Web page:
* Third day of trade talks to be held on Wednesday
* U.S. officials say trade talks with China going well
* China says any deal must involve compromise on both sides
* OPEC-led supply cuts also prop up crude prices
By Henning Gloystein
SINGAPORE, Jan 9 (Reuters) - U.S. crude oil prices on Wednesday rose above $50 per barrel for the first time in 2019 on hopes that Washington and Beijing can resolve a trade dispute that has triggered a global economic slowdown.
U.S. West Texas Intermediate (WTI) crude oil futures were at $50.14 per barrel as at 0021, up 36 cents, or 0.7 percent from their last settlement.
International Brent crude futures had yet to trade.
“The mood was ... boosted by signs of further progress in trade talks between the U.S. and China,” ANZ bank said on Wednesday.
The world’s two biggest economies will continue trade talks in Beijing for an unscheduled third day on Wednesday, U.S. officials said, amid signs of progress on issues including purchases of U.S. farm and energy commodities and increased U.S. access to China’s markets.
State newspaper China Daily said on Wednesday that Beijing is keen to put an end to its trade dispute with the United States, but that it will not make any “unreasonable concessions” and that any agreement must involve compromise on both sides.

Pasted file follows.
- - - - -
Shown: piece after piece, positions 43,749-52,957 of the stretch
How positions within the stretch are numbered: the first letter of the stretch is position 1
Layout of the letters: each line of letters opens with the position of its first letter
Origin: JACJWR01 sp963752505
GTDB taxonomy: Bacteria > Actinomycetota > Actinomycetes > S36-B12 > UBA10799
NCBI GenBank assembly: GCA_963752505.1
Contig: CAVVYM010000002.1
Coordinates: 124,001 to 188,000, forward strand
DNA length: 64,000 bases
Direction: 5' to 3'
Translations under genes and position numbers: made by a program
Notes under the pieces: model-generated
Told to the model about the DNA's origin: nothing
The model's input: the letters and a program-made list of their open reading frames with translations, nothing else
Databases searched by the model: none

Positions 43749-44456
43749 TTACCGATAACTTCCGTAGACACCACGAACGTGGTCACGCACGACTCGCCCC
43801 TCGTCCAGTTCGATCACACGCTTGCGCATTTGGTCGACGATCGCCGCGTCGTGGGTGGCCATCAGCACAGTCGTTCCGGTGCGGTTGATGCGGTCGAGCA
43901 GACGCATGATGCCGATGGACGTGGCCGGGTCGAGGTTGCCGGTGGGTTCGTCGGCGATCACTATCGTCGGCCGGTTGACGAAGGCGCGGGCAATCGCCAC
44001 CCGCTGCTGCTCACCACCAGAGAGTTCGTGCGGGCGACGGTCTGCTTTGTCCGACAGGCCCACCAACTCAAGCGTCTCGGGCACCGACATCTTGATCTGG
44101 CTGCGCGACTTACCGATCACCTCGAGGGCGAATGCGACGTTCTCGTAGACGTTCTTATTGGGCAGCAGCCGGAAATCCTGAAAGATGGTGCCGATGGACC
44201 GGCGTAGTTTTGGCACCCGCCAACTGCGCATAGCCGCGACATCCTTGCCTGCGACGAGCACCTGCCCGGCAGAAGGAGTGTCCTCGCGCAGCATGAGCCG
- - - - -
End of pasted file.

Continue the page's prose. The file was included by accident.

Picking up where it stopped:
If no deal is reached by March 2, Trump has said he will proceed with raising tariffs to 25 percent from 10 percent on $200 billion worth of Chinese imports at a time when China’s economy is slowing significantly.
Oil prices have also been receiving support from supply cuts started at the end of 2018 by a group of producers around the Organization of the Petroleum Exporting Countries (OPEC) as well as non-OPEC member Russia.
“Crude oil prices continued to march higher, with investors becoming increasingly confident that the OPEC cuts would tighten the market,” ANZ said. (Reporting by Henning Gloystein; editing by Richard Pullin)